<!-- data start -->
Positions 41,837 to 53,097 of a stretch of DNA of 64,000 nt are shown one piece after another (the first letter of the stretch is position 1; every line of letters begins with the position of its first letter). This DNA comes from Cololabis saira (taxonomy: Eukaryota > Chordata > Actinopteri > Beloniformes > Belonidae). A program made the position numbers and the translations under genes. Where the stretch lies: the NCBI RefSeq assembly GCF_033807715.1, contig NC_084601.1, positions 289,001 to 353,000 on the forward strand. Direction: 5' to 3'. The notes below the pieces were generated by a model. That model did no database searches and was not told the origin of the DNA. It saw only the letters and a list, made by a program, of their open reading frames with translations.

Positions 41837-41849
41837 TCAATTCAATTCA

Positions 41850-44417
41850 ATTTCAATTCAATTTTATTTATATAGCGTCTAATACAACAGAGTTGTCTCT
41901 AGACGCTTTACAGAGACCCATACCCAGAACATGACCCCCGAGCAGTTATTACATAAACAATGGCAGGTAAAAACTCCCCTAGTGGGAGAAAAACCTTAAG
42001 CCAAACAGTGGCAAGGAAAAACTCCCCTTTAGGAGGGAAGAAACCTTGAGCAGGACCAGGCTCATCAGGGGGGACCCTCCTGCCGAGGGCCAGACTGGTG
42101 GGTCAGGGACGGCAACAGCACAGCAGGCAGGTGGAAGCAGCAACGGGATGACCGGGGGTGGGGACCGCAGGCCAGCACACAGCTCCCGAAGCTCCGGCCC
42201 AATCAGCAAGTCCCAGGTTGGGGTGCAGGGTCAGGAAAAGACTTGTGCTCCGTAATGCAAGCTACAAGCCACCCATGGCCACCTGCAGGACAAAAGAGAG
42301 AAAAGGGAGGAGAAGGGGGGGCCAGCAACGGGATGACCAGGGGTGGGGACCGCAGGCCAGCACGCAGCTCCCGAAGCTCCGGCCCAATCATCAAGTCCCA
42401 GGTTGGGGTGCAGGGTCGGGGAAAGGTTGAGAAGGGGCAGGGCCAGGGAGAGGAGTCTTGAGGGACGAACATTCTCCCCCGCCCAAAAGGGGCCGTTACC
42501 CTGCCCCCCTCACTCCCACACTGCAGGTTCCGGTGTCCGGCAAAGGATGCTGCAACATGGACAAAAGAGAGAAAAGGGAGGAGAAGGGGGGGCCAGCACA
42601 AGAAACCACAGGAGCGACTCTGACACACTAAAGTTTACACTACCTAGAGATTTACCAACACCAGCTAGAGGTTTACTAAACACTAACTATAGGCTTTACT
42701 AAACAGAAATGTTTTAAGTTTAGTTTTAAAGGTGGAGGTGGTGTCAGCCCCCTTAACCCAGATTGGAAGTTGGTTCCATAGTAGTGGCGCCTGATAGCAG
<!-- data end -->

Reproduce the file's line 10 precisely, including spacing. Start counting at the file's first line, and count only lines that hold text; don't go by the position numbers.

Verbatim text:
42301 AAAAGGGAGGAGAAGGGGGGGCCAGCAACGGGATGACCAGGGGTGGGGACCGCAGGCCAGCACGCAGCTCCCGAAGCTCCGGCCCAATCATCAAGTCCCA